Community Service Society Photographs is an online presentation of almost 1,400 photographs from the Community Service Society Archives at CUL/IS’s Rare Book & Manuscript Library (RBML). The photographs are a selection of some of the most significant social documentary images taken in New York City from the 1880s through the 1950s.
“The records of the Community Service Society at RBML are one of our most valuable and frequently consulted collections,” said Michael Ryan, Director of the RBML. “In the early 20th century, it commissioned some of the most noted photographers of the time to document urban poverty, and those photographs form the basis of this marvelous exhibition.”
The photographs document instances of urban poverty, unsafe tenement housing, inadequate hygiene in public areas, and other pressing social issues in late-19th and early-20th century New York City. In large part, the photographs were commissioned by the Association for Improving the Condition of the Poor and the Charity Organization Society, which merged to become the New York City Community Service Society (CSS) in 1939.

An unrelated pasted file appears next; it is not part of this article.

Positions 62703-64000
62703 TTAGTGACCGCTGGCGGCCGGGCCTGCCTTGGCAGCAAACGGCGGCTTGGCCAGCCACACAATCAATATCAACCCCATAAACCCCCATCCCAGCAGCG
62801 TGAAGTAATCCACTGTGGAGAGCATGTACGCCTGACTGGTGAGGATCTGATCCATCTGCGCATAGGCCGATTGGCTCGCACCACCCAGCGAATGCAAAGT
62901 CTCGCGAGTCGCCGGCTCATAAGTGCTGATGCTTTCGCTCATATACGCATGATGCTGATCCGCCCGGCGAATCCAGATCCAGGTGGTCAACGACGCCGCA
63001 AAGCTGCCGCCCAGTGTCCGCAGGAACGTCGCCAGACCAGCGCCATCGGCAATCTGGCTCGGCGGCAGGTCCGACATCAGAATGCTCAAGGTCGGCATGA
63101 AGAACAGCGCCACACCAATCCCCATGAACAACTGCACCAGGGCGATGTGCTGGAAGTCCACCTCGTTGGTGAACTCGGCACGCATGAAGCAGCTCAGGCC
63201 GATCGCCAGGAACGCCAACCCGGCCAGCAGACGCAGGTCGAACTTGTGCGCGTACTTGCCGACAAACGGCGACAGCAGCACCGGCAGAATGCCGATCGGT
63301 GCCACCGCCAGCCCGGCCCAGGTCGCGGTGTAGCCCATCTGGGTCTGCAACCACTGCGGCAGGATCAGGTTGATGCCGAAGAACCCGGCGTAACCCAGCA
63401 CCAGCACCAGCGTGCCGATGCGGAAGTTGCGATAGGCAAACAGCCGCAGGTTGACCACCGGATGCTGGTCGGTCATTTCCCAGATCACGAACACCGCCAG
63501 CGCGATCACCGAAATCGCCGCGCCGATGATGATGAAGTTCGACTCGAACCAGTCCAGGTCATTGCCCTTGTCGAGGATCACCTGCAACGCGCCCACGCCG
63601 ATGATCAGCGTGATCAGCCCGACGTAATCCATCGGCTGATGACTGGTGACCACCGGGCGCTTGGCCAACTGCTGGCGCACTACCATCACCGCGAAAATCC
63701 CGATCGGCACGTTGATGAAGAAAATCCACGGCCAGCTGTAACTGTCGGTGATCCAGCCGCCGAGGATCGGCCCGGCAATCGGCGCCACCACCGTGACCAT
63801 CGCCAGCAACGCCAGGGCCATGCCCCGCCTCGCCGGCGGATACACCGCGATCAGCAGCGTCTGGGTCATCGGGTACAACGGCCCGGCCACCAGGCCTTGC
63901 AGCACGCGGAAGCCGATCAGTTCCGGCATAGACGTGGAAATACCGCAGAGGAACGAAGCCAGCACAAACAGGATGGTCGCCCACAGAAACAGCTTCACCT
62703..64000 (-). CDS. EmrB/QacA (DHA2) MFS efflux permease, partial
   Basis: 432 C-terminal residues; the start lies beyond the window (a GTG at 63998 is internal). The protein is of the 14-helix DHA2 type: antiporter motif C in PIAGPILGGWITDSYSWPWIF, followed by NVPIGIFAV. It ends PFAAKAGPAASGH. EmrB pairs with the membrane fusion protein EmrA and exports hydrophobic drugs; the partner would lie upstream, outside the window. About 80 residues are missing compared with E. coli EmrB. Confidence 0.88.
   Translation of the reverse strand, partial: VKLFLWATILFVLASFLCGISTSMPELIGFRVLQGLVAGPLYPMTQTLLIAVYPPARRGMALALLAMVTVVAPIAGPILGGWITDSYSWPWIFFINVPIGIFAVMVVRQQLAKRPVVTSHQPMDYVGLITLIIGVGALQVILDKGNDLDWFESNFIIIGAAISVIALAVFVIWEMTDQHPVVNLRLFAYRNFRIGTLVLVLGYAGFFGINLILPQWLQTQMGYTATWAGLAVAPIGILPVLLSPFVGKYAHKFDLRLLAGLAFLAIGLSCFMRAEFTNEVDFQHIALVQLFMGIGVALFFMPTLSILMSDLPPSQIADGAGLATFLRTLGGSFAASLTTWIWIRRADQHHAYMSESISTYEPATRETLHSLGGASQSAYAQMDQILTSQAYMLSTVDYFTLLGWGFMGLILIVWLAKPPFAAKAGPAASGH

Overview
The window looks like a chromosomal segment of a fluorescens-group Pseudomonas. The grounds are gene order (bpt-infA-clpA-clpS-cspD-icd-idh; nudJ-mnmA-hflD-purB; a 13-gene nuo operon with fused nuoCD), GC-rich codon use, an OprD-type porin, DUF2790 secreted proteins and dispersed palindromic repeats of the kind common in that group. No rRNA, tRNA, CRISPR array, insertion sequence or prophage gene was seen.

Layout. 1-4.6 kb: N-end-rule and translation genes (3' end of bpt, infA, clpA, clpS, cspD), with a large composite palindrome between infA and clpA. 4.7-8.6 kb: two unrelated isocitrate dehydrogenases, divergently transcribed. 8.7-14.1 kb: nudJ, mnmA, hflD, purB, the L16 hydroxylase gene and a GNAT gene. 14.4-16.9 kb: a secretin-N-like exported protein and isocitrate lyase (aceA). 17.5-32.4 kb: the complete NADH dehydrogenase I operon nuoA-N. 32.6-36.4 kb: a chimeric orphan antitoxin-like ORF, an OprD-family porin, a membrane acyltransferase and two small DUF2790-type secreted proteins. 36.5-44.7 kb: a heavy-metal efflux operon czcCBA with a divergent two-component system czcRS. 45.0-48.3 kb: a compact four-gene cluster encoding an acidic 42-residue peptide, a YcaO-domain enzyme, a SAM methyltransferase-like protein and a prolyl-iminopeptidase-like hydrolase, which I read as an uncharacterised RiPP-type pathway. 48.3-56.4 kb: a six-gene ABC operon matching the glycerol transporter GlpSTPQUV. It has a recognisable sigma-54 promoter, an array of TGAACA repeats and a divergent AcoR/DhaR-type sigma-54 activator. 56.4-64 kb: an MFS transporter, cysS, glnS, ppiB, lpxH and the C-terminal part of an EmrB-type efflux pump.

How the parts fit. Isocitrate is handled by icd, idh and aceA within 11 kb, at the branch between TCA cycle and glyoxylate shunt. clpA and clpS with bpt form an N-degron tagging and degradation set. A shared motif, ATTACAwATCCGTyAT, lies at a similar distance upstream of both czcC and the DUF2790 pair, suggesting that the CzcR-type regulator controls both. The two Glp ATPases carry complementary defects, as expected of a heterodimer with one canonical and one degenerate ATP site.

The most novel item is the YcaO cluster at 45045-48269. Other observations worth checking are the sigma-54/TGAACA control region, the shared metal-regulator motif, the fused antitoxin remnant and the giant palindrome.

Photographers include Jessie Tarbox Beals, Lewis Hine, Hiram Myers, Jacob Riis, and many others.
Subjects documented in the photographs are men, women and children in environments such as bathhouses, tenements, playgrounds, streets, and businesses. The advocacy for quality of life improvement that prompted these commissions led to wide-ranging improvements in housing, nutrition, sanitation and labor. Among the legacies initiated or enhanced as a result include free school lunch programs, model tenements, pure milk laws, public bath regulations, the Hospital for Special Surgery, the Provident Loan Society, and the Columbia University School of Social Work.
Direct to Digital Collection: Community Service Society Photographs